Important Insurance Coverages for Remote Workforces
For businesses of all sizes, working from home has become the norm in the COVID era. Many large companies such as American Express and Twitter extended their work-from-home options into 2021 or took the leap to make them permanent. A recent survey from 451 Research found two-thirds of companies expect work-from-home policies to continue long term.
But even after months of remote work, some businesses still may not have the proper coverages to mitigate risks associated with the new normal. Here is a breakdown:
• Cyber Liability Coverage
With more employees relying on personal and home internet connections or using personal devices, cyber liability coverage is vital to shield your company against data breaches or cyberattacks. Moreover, businesses will also want to train employees on how to spot cyber risks and protect sensitive information while they work from home, such as handling phishing and best practices for device use.
• Commercial Crime Coverage
Commercial crime insurance often overlaps with cyber insurance, providing coverage for losses related to funds transfer fraud or computer fraud made from the insured’s account through a third party. Keep in mind, though, commercial crime coverage may not always apply to electronic processes or systems in the same way that you would want. Some disputes have arisen when coverage is denied because the scam did not only involve a computer, or due to the insured’s use of online third-party payment systems. Decision makers should work with an insurance broker to ensure the coverage and contract language meet their needs.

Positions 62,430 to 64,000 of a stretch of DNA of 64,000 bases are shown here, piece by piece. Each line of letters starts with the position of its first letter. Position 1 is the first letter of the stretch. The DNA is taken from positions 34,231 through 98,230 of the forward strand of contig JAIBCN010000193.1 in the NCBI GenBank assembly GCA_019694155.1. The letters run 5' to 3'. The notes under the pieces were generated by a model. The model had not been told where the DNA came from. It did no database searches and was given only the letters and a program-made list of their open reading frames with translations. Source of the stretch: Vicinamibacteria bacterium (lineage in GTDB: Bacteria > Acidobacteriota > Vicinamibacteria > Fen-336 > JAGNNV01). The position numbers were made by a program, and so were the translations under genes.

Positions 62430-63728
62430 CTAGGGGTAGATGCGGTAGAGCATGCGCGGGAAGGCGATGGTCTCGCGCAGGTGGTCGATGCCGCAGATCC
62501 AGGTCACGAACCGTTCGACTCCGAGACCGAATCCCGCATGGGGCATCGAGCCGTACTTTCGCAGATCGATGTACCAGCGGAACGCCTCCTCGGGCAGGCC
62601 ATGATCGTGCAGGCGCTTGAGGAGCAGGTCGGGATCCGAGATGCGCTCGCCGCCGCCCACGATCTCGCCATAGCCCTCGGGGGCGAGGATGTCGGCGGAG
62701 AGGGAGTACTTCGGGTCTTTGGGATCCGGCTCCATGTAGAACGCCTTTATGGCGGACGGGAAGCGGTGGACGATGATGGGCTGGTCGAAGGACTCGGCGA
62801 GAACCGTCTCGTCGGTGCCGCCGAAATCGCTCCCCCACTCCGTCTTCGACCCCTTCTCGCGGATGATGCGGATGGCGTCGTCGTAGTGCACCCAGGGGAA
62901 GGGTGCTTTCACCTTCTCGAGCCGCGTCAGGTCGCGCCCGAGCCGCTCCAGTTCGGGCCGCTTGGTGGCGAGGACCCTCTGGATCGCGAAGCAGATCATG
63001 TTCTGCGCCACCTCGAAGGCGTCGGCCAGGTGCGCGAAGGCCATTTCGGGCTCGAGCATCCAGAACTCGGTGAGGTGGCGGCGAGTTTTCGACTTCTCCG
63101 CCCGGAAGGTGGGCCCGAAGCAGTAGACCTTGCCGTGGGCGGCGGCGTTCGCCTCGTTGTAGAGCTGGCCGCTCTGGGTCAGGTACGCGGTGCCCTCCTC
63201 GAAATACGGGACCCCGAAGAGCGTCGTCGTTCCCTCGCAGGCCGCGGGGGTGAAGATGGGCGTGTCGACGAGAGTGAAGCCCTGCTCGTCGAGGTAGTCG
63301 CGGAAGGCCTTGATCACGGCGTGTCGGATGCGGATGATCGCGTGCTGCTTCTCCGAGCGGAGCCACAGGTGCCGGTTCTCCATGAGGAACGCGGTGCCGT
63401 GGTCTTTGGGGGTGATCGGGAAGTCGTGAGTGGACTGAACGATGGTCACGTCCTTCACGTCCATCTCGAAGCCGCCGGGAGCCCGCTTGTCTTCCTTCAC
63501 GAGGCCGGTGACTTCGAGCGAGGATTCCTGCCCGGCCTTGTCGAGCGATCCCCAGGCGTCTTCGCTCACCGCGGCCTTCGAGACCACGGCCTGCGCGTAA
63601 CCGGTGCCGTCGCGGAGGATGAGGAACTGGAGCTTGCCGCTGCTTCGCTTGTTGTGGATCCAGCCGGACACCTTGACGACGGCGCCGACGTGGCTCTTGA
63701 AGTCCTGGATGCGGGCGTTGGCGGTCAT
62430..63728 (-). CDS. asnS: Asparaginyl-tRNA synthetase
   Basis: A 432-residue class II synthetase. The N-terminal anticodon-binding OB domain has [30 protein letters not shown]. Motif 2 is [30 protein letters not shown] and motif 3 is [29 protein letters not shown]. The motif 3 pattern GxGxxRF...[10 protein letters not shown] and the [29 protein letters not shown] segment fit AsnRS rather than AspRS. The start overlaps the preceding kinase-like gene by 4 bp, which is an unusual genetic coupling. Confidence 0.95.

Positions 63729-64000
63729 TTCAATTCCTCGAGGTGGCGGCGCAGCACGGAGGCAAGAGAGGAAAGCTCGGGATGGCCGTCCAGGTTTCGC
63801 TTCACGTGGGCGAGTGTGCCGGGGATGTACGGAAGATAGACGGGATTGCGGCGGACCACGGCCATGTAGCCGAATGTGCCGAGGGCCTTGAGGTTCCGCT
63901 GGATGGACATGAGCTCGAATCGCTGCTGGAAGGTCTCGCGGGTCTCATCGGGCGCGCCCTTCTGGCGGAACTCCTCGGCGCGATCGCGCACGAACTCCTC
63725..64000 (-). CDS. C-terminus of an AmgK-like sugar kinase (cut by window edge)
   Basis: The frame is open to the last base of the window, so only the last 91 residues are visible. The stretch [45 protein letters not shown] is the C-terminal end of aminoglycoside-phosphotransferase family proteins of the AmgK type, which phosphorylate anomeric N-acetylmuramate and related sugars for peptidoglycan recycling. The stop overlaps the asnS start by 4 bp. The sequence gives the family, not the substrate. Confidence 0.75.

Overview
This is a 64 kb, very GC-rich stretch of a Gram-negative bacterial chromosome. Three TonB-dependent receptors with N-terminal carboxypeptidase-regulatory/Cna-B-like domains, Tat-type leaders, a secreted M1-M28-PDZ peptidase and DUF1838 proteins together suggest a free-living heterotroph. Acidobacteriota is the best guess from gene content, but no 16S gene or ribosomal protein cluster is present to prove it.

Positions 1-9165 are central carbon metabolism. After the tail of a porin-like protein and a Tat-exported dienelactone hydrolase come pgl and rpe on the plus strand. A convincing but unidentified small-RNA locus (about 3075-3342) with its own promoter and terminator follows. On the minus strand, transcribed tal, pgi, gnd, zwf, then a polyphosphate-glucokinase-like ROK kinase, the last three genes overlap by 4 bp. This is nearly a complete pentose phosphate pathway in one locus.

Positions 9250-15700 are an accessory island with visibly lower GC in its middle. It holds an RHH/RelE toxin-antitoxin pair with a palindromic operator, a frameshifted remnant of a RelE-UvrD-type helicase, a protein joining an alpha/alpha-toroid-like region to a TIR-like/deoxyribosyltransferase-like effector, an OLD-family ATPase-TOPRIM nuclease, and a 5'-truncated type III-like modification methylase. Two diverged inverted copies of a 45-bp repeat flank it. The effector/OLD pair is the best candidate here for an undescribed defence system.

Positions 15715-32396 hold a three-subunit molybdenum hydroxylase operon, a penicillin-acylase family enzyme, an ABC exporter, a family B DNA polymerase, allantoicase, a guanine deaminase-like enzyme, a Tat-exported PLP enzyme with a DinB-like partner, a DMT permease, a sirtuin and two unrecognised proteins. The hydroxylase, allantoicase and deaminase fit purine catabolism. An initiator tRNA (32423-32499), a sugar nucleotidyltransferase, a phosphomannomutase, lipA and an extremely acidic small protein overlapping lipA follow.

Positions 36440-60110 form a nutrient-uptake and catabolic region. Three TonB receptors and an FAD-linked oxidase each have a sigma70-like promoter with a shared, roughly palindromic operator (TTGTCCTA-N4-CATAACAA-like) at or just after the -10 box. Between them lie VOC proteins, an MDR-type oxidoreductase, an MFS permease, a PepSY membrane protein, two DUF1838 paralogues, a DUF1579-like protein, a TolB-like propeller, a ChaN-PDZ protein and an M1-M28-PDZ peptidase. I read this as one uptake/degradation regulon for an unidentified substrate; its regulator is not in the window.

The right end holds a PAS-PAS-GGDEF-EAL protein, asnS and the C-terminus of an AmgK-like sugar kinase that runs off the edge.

• Property Coverages or Floater Policy
This type of coverage provides additional protection against loss or damage for company-owned equipment, including laptops, printers or other tools employees may use at home. Without a proper policy, companies could face high replacement costs or claim denials in the event of malfunctioning or failed devices that were stored at an employee’s home.
• General and Employers’ Liability Insurance
Companies with remote workforces should check that their definition of covered workers under their employers’ liability policy includes those whom the company or its additional insureds may find liable. Moreover, coverage territory should include anywhere employees may be located (which could extend beyond the typical U.S., Canada and Mexico).
Even as remote work has become a normal facet of American life, all remote businesses are different and may require unique coverage solutions as they navigate their needs in a quickly changing professional landscape. Consulting an experienced insurance broker to discuss potential changes and gaps in coverage can help you best protect your company in the years to come — no matter where your employees work.